Thesis Title

Epistasis, Mutational Contingency, and the Divergence of Populations Under Uniform Selection

Date of Graduation

Spring 2001


Master of Science in Biology



Committee Chair

John Heywood

Subject Categories



The importance of epistasis in adaptive evolution is not well understood. Epistasis plays a vital role in many models of reproductive isolation, however, and its ubiquity is evidenced by hybrid breakdown in recombinants produced by populations that have diverged. In this thesis I examine the potential for divergence of populations due to a process I call mutational contingency, which is an extension of the Dobzhansky-Muller speciation model to more than two loci. I used computer algorithms to simulate evolution on fitness landscapes that are complex due to epistatic interactions between as many as six loci. Genotypic fitness landscapes were generated using Kauffman's NK model and a model based on the traditional additive ANOVA used for partitioning genotypic variance. I found that epistatic interactions among as few as five loci affecting fitness virtually guarantees divergence of populations, but that random epistasis is unlikely to generate strong reproductive isolation. I propose a model with one major gene and multiple modifier genes that generates fitness landscapes that promote reproductive isolation.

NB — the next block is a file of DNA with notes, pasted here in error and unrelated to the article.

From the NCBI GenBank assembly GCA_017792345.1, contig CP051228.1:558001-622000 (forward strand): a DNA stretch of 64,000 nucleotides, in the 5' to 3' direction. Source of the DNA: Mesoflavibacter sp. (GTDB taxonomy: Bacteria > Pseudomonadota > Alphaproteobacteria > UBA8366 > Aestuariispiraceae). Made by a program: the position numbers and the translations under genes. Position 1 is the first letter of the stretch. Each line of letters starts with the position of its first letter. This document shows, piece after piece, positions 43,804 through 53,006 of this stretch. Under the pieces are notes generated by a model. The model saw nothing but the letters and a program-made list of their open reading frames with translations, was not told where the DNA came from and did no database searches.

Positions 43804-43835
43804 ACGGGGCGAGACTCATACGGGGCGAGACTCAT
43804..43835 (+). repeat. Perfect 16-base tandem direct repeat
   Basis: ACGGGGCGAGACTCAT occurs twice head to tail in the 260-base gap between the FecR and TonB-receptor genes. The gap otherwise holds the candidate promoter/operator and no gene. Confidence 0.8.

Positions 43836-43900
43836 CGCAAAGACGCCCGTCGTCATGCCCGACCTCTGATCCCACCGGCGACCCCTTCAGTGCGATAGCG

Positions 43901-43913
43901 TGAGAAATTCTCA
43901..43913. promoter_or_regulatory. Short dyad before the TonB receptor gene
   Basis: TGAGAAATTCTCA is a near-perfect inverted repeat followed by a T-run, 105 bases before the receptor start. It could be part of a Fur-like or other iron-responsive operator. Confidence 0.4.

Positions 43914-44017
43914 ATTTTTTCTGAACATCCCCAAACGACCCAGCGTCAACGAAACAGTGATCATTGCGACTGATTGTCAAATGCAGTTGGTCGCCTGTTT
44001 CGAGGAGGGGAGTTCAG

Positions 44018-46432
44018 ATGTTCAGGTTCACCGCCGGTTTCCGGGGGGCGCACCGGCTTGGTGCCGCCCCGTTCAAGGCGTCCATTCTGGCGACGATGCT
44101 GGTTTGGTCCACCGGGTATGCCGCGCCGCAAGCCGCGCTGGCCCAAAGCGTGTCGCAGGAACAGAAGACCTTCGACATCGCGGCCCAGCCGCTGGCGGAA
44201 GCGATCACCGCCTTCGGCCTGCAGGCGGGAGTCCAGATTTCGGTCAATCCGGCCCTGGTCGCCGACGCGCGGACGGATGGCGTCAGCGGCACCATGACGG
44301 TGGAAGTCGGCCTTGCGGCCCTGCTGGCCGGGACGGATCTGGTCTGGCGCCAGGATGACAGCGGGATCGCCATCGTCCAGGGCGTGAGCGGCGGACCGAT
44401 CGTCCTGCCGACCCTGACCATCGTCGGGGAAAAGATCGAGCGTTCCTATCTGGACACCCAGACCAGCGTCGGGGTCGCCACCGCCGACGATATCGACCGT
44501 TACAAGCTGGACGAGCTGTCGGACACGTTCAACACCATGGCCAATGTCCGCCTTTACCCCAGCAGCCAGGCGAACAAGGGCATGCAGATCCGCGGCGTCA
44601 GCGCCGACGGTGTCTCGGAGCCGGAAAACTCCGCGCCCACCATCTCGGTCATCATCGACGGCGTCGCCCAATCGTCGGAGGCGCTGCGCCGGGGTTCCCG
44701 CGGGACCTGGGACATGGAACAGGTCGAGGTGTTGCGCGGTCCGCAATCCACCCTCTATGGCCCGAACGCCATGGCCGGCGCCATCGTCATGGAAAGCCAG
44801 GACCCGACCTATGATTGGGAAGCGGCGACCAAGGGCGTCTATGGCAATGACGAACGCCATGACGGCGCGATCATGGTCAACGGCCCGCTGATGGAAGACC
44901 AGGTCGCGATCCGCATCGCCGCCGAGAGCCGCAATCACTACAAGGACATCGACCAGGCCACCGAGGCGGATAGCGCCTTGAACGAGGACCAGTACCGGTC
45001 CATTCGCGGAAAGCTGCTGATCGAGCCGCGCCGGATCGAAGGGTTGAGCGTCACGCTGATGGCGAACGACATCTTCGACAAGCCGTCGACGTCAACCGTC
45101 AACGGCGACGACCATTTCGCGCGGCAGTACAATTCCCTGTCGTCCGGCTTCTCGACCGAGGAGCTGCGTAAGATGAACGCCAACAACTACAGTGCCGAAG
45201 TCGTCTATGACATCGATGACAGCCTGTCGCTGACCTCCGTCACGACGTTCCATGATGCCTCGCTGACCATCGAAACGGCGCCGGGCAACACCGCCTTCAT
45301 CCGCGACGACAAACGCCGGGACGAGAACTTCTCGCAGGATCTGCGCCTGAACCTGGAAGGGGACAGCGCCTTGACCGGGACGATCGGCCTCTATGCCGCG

© Michael Dickerson